"It got to the point where we were working up to 20 or 30 hours off the clock because it simply wasn't approved," Lindsey says. "And nobody would respond to crisis emails of 'Hey, this really big thing happened. We just got 25 cats in today, we need extra hours to make sure that their care is fit for the night.' And it would get denied."
Some board members disagree that overtime has regularly been denied and say they volunteer to help in emergency situations.
Finch, in a written statement, tells the Inlander, "They did not give the board any warning, nor did they communicate intentions to resign or the need for anything aside from more overtime, which we could not provide them at this time, though we had approved overtime many times over the previous year, both for emergencies as well as non-emergent situations."
The shelter needs to raise about $90,000 through the end of the year in order to break even with its budget, according to the board and the staff.
Jeff DeBoer, who joined the board in June, shortly before the resignations, and who volunteered to help with technology at the shelter over the last couple of years, says that overtime was regularly approved.
"We're trying to figure out how to work within the budget and still be able to do this," DeBoer says. "The overtime thing was difficult."
In his short time on the board, DeBoer did deny an overtime request to assess stray cats in Albion. Rather than spend staff time to do that, DeBoer says he and another board member volunteered to check it out instead.
Skiadopoulou says that in addition to having multiple emailed conversations about the pressures on staff members, she emailed board member Dayna Cooper a week before the resignations, urging the board to take staff concerns seriously.
"Our staff is hanging on in order to continue saving homeless lives, but I can personally attest to the fact that many of us are at the end of the line," Skiadopoulou wrote to Cooper on July 14. "The [board] faces a great risk of losing many of its staff, two of which being the only staff members fully up to speed on how to fully operate this shelter in terms of medical protocols, community resources, etc."
Cooper declined to be interviewed, but in a written statement says the issues may be related to problems with an ex-board member. Cooper writes that a former member (who she declined to identify) was bullying other board members and resigned when confronted. Staff, she writes, likely didn't know about the issue, and liked that board member. (Staff said their resignations stemmed from compensation/respect issues.)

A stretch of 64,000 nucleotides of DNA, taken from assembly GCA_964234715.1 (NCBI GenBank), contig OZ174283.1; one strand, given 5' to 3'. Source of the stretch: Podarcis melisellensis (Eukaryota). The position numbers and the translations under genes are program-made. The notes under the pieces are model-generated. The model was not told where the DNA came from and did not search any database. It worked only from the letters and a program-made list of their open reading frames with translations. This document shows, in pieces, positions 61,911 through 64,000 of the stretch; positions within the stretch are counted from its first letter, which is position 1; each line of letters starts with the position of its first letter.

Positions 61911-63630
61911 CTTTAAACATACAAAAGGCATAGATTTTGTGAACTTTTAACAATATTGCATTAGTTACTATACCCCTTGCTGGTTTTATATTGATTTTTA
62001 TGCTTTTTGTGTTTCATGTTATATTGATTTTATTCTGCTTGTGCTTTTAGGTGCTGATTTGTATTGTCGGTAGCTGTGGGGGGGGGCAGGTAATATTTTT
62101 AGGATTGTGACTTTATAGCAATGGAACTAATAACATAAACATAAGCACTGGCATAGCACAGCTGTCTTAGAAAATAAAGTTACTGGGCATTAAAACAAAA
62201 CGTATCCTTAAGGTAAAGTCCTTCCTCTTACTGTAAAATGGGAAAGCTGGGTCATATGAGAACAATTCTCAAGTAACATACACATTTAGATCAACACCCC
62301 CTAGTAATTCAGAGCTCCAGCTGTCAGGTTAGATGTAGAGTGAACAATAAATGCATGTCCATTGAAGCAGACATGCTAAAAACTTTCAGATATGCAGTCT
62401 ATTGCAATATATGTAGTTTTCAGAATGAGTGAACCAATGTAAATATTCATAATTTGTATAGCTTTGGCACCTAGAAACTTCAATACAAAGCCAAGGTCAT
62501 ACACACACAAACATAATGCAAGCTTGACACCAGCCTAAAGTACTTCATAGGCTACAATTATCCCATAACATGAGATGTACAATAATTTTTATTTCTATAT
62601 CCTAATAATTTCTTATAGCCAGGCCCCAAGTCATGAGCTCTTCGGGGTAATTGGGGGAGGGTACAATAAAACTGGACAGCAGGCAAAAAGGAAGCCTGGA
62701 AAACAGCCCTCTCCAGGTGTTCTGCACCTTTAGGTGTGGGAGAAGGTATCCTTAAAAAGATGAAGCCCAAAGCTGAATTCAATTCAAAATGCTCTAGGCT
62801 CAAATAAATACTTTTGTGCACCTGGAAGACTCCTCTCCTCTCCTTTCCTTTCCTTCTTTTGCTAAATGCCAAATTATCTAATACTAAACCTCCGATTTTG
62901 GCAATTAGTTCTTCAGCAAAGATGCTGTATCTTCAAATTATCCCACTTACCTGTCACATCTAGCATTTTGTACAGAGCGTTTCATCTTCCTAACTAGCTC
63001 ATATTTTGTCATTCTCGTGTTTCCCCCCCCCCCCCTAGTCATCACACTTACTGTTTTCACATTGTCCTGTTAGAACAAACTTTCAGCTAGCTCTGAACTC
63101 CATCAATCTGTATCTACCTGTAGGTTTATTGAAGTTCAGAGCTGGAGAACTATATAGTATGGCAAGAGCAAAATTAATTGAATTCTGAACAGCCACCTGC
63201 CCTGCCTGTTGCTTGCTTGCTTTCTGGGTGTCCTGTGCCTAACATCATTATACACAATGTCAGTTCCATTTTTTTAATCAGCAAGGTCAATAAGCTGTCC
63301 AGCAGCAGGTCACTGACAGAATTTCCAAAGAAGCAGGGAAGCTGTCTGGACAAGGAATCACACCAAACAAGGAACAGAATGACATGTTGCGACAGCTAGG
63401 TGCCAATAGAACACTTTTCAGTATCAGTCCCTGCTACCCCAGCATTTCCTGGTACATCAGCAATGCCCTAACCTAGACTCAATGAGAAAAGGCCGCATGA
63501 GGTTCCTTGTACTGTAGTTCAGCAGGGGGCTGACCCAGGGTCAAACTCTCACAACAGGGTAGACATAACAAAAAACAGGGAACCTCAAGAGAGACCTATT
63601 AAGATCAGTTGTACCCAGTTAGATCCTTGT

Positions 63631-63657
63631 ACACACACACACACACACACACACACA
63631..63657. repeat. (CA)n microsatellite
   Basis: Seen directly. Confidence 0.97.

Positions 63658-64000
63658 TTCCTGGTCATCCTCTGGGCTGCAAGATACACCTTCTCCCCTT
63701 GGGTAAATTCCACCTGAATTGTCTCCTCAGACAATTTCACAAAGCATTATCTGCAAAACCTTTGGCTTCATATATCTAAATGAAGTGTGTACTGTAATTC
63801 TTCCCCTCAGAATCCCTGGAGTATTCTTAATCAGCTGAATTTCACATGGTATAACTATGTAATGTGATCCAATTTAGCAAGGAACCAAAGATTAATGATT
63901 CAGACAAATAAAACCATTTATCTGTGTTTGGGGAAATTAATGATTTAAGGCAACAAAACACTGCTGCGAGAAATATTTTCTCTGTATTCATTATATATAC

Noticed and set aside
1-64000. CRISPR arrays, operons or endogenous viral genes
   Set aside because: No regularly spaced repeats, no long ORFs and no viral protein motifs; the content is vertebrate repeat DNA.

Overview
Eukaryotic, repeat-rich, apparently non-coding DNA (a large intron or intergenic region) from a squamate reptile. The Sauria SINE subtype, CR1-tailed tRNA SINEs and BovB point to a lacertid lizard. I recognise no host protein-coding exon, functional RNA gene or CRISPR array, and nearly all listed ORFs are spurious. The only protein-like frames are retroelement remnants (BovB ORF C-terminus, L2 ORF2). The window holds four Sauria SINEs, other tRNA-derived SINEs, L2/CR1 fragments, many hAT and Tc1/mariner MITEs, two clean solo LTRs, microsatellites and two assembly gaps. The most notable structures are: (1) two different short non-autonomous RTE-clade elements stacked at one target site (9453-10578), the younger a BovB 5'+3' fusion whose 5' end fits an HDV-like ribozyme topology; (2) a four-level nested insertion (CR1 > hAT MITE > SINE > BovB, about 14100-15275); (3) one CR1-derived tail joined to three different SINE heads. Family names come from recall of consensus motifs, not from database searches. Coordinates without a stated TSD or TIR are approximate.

"I couldn't help but to feel that if I wouldn't have confronted the bully, [staff] would have given this newly elected executive committee a chance," Cooper writes. "From then, it has been pure hell for all involved."
CURRENT STATE OF SHELTER
The shelter can typically hold about 10 dogs at a time if they need to be put in separate cages, or slightly more if two dogs can be housed in a cage together, Finch explains. For cats, she says, there are two large enclosures that can hold between about three and six cats each, plus about 20 individual cat cages, which at times can hold litters.
Before leaving, staff members reached out to more than 100 animal rescues throughout the Pacific Northwest and successfully moved all the remaining animals except for strays. By law, stray dogs that are brought in must stay for a set amount of time to allow owners to reach out before the animal is sterilized and listed for adoption, Finch says.
The Humane Society of the Palouse in Moscow won't be taking animals from Whitman County, but has offered some of its Latah County services to Whitman residents while the Pullman shelter hires new staff. Those services include spay and neuter assistance ($50 toward a spay or $30 toward a neuter at a regional vet), reduced price microchips (usually $30, now $15), and reduced cost engraved name tags (usually $8, they'll be $4), says Sierah Beeler, director of that shelter.
The Whitman County Humane Society board is already looking at applications for new staff members. AnimalHaven shelter serves all of Whitman County's nearly 50,000 residents, including in Pullman, Colfax and Albion. Other work, such as deep cleaning that can't be done with animals present, is likely to be completed while the shelter is closed.
It's unclear if any legal action is likely. Pullman police were called to the shelter on July 31 when a burglar alarm was triggered. They found three board members in the facility, and no charges were filed as they were allowed to be there, according to police. There are no active police investigations into the current situation.
The board is speaking with an attorney and may investigate claims of the misuse of funding, though some board members and staff appeared confused about what those allegations referenced.
Meanwhile, the resigned staff remain distraught.
"It was and still is really devastating for us," Skiadopoulou says. "I didn't want to leave. I still don't want to leave. It's heartbreaking. I mean, we've put so much love into those animals, so much care." ♦